While novelty and legality initially boosted British interest in NPS, their illegality has dampened demand, says Fiona Measham, a criminologist at Durham University in the UK. However, the power of SCs means that users have to take very little to get high, and can therefore do so very cheaply. This makes SCs the most obvious vestige to challenge the ban in the UK. “They attract people with low disposable incomes, people coming out of prison, living in dormitories, the homeless, the unemployed and young people,” she says. When you watch the documentary, you wonder if Zee – who “has never met someone who is addicted to my drugs. I`ve never been face to face with it” – is too far away from its consumers. Whether it`s the herb substitute Spice or the cocaine-mimicking Rush, users continue to point out that the heights are much greater than they are supposed to mimic. The long-term effects can be just as bleak – we see Glen, 31, whose life has revolved around Spice since he stepped away from weed, or Phil, a homeless addict since his youth, who gave up illegal drugs to shoot £40 worth of magic crystals every day at a nearby church. These people are clearly trapped in a cycle of addiction – although it can easily be argued that they would be independent of the easy availability of the substance they have chosen.

Legal highs were sold under names such as Devils Dandruff Derailed, Psycho Strawberry, Train Wreck, Kronic, Low Rider, Green Candy, Widow, Head Trip and Blueberry Cush. With the temporary closure of his store, Butcher also wanted to send a clear signal to regular customers who kept coming back to ask for legal highs. While he claims powders and pills should have been regulated, not banned, the condition of some of these customers in their post-ban withdrawal made him think differently about his former best-selling drug, synthetic cannabis, aka Spice. “I now know how bad some of those things were. It touched a lot of people. How my clients felt afterwards and what happened to them… Butcher`s voice fades. “Unscrupulous suppliers put things in the smoking mix that gave them a slight high, but it also made them have more and it ruined their brains. It`s a shame it took me so long to figure it out. According to Simon Bray, head of the UK National Police Chief Officers` Council for the NPS, the PSA complements the tools his colleagues had already used to “enforce psychoactive substances”. In one operation, Britain`s North West Regional Crime Unit shut down a website called “Wide Mouth Frogs” that had grossed around £3.8 million.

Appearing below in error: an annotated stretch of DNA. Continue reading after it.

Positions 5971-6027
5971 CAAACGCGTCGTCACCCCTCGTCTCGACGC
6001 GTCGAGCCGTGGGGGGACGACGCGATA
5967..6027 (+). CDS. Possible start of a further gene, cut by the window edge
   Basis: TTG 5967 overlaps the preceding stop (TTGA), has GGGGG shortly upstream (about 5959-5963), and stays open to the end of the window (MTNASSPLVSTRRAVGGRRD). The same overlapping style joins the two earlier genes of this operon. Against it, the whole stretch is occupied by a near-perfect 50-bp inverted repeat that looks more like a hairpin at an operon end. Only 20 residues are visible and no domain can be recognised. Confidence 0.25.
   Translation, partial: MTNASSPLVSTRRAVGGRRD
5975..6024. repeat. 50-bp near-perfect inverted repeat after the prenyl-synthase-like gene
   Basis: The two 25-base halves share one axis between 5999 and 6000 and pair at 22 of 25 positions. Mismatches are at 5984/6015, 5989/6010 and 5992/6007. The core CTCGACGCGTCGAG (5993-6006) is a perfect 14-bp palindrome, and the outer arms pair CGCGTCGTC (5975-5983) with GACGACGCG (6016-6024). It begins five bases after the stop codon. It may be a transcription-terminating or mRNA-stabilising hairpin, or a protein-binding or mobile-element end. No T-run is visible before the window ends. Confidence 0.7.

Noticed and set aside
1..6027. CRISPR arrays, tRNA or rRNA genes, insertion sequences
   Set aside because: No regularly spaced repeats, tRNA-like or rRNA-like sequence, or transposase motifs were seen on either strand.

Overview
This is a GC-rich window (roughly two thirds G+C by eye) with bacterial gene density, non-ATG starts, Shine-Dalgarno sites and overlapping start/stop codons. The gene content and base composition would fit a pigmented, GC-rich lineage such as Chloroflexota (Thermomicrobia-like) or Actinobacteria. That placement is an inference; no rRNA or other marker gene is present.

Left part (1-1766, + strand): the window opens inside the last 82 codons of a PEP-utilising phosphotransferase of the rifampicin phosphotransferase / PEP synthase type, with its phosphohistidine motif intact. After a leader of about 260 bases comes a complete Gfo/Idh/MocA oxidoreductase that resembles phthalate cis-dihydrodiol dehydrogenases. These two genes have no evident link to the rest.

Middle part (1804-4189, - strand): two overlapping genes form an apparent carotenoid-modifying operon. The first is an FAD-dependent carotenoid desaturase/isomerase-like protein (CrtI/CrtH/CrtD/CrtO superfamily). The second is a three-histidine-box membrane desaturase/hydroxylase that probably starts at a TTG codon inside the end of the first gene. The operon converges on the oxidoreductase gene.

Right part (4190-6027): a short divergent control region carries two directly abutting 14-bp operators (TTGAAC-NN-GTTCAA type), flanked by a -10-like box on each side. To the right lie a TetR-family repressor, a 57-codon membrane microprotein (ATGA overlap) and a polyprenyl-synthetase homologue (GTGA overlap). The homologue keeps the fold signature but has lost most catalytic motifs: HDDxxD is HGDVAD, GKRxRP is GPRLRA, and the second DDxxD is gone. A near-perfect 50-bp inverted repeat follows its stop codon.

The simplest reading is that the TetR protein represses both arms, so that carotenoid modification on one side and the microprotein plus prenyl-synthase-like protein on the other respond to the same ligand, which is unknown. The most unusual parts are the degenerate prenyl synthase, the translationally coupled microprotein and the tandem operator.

When officials purchased their products in 2013, 77 percent of the items contained substances deemed illegal under the Misuse of Substances Act, including mephedrone. In the UK, the production and supply of legal highs was banned on 26 May 2016. The 2016 Psychoactive Substances Act (PSA) introduced a blanket ban punishable by up to seven years in prison, with exemptions for medicines, food and drink, as well as caffeine, nicotine and alcohol. A major concern of PPE is its wide range of applications. “A psychoactive effect is something that affects a person`s mental function or emotional state by stimulating or suppressing their nervous system,” the board explains. “Legal highs are essentially a bad category. Before, all drugs were like that,” says Johann Hari. “The story of what happened to heroin and cocaine in the early 20th century is a story of legal highs.” Hari is the author of Chasing the Scream, a book in which he explores the 100-year-old war on drugs. His conclusion is damning, and Hari believes that, as with other drugs, the “illegal” label on NPS will not have the desired effect.

Enforcing drug prohibition is nothing more than a “grotesque waste of money,” Hari says. “All the police officers I asked, `Do you think there were fewer drugs after all these efforts?` – none of them said yes. We can`t keep drugs out of prisons and we pay someone to walk around the walled perimeter. Good luck keeping them out of the country. The scientist is an Amsterdam-based Israeli chemist who believes people who want to “get high” should have alternatives to illegal drugs or alcohol.